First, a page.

Personally, I like to line up a load of challenging questions in my head before I go. That way I can spring them on my super-fit mates as we start the climb, and force them to do all the talking. Fitness usually becomes a question of why we are there, and what we want from the day. This leads nicely on to our next chapter:
For me, when preparing trips for my clients, the most important questions are all about what folks want from the trip. Do you want to be involved in every detail of the planning, or would you rather delegate that? Do you want to learn new skills in the mountains, or would you rather I manage all that, with careful route choice and the odd rope here and there? Are we craving mountain huts and starlit nights; or hotels with a fancy sauna?
Given that this is such a crucial feature of a bespoke commercial trip, why wouldn’t you want to have those conversations with mates? Little is more frustrating on a powder day than the techy-ski-school-geek who wants to discuss the pressure on his little toes, while all you want to do is rip down those powder fields. Now!
So try to find yourself on a trip with a group that are like-minded, as well as similar in ability. I’ve recently been involved in writing a report for Sport England, entitled ‘Getting Active Outdoors’. Check it out if you like (sportengland.org/outdoors), but to save you the time, I can tell you the research identified eight types of motivations for getting outdoors. We are not as alike as we think: some like to be comfortable; others to be stretched. Some like to rise to the challenge of an advanced group; others to be the fastest in a slower team. Some embrace struggle; others hate it.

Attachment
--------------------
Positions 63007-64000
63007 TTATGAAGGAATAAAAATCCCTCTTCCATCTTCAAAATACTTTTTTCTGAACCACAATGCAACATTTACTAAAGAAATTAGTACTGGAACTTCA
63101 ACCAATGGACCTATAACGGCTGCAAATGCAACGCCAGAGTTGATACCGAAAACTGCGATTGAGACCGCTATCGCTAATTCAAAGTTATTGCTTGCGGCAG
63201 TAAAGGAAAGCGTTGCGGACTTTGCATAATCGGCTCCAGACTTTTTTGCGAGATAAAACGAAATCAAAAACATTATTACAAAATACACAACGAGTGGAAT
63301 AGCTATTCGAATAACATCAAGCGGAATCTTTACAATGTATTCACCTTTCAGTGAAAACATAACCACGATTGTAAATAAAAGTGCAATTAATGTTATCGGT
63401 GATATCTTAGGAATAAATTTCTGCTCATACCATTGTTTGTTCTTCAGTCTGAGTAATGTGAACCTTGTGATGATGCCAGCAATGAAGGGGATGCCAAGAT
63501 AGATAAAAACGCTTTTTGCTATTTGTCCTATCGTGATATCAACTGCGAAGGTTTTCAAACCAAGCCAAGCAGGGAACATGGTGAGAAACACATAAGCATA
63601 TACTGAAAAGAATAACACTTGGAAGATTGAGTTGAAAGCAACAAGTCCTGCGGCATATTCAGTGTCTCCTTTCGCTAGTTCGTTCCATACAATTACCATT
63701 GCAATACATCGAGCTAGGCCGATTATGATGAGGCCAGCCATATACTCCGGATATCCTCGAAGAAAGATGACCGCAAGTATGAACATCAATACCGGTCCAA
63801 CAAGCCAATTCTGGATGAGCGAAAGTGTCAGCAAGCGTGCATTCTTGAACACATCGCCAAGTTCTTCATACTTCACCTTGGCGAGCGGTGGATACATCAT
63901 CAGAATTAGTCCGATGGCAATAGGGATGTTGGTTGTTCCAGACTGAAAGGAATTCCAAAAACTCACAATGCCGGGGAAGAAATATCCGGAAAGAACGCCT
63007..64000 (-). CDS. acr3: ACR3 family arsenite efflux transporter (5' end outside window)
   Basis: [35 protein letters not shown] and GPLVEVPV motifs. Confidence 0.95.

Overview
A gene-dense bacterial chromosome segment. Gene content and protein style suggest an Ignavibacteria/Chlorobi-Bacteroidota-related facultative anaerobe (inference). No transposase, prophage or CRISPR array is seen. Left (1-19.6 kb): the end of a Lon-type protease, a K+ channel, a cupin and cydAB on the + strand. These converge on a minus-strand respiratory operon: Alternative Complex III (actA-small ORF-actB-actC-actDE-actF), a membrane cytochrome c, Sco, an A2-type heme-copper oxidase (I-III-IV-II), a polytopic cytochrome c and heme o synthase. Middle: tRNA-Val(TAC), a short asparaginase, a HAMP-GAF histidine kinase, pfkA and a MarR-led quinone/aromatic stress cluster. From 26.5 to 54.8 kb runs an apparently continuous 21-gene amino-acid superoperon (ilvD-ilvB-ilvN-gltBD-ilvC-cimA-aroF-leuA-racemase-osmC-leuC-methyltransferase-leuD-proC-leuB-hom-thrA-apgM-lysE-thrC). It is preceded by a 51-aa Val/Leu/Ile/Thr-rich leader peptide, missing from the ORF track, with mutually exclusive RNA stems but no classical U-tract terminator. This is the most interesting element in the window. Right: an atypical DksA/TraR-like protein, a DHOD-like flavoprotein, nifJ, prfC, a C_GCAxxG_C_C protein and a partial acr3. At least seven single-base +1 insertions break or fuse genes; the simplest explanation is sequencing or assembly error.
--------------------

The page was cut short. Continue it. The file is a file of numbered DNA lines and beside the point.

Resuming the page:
Spending time together in the mountains is one of the fundamentally best things us humans can do – so go the extra mile and find out what your mates want from the trip. To ask those questions of a guide or instructor in advance will help them deliver the goods. Otherwise, we are all (particularly us Brits) quite good at keeping this sort of stuff well hidden on the day – and by then it is often too late.
This is the final word in our planning tour. Where are you going to satisfy those motivations and how? What are the ingredients? Are we after summits, fresh tracks, lofty ridges, wild adventure? What are the things that will make the trip a success? Write a wish list, and compare notes with your mates.
If you plan to join a commercial trip, or book the services of a professional, share that list with them and see what they make of it. Any pro worth their salt will make sure they either try to deliver the goods, or will hook you up with the right person for the job.
I can think of loads of clients whom I have put in touch with the ideal ski instructor to fulfil their needs, and had many skiers in search of greater adventures back in return. Mountain guides and ski coaches are a well-connected source of expertise in advance, as well as on the tour. FL